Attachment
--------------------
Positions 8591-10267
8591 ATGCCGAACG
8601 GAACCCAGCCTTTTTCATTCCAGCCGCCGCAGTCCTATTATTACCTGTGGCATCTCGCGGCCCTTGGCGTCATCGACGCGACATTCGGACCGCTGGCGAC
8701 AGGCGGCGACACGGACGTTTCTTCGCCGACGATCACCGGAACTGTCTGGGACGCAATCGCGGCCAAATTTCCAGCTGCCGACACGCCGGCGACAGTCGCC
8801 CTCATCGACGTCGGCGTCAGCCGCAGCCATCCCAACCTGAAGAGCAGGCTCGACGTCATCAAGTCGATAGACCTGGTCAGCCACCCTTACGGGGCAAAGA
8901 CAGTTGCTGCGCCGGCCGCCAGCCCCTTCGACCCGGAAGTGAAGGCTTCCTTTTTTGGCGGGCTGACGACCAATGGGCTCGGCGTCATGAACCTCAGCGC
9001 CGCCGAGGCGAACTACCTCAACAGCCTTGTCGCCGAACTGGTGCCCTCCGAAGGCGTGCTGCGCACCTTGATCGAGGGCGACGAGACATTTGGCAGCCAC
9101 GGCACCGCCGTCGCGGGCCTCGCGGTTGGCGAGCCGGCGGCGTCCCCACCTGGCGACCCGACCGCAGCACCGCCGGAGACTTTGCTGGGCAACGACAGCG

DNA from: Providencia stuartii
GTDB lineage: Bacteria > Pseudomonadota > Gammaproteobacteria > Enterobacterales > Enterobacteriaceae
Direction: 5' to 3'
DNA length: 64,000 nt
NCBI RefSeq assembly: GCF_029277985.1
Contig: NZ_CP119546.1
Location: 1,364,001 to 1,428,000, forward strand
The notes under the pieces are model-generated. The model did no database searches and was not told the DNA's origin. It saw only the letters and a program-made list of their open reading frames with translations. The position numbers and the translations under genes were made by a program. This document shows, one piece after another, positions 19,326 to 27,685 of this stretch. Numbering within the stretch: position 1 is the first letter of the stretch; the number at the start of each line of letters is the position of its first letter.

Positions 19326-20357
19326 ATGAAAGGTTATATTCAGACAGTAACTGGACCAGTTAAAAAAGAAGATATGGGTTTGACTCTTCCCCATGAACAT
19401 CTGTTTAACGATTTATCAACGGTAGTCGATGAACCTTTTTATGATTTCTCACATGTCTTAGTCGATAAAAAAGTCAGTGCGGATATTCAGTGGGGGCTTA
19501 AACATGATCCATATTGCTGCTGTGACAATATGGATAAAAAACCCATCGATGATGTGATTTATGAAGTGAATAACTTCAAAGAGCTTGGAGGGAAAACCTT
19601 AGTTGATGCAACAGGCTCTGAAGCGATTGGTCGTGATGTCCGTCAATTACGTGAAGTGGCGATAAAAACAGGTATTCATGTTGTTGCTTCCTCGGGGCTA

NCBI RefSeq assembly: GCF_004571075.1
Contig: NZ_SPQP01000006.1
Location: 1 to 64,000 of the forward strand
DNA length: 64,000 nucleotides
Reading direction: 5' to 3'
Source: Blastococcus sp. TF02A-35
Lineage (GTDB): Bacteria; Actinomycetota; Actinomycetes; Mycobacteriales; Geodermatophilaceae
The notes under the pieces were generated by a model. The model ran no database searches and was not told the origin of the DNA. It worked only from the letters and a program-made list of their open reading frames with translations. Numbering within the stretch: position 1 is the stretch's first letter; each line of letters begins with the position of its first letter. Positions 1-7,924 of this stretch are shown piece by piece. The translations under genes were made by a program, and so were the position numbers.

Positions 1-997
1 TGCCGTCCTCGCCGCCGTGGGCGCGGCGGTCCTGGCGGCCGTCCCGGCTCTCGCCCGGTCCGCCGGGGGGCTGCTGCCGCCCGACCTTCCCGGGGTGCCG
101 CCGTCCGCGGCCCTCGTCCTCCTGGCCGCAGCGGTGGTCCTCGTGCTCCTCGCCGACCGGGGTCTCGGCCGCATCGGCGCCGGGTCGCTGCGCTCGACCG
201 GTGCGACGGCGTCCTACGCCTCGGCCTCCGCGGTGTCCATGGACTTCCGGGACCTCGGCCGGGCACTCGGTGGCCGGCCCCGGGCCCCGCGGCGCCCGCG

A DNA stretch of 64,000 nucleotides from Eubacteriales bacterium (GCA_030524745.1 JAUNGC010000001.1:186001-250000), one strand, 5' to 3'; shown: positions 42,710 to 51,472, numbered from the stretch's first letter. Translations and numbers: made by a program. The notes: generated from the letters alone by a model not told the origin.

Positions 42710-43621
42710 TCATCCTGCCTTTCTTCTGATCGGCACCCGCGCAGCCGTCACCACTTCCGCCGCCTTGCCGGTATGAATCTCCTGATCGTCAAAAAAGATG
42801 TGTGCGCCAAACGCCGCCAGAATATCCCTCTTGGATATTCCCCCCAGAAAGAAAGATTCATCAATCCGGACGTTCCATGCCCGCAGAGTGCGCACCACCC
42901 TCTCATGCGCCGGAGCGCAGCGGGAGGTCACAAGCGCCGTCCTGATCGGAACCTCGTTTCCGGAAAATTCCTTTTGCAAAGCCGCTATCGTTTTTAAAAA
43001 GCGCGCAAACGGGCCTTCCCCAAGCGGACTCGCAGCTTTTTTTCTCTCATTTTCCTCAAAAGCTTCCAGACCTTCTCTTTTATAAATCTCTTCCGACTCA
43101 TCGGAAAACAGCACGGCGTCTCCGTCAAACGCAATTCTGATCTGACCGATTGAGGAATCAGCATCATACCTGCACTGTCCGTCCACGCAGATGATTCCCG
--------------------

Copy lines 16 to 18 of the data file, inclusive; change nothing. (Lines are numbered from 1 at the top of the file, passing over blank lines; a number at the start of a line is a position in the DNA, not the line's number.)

The notes under the pieces are model-generated. The model did no database searches and was not told the DNA's origin. It saw only the letters and a program-made list of their open reading frames with translations. The position numbers and the translations under genes were made by a program. This document shows, one piece after another, positions 19,326 to 27,685 of this stretch. Numbering within the stretch: position 1 is the first letter of the stretch; the number at the start of each line of letters is the position of its first letter.

Positions 19326-20357
19326 ATGAAAGGTTATATTCAGACAGTAACTGGACCAGTTAAAAAAGAAGATATGGGTTTGACTCTTCCCCATGAACAT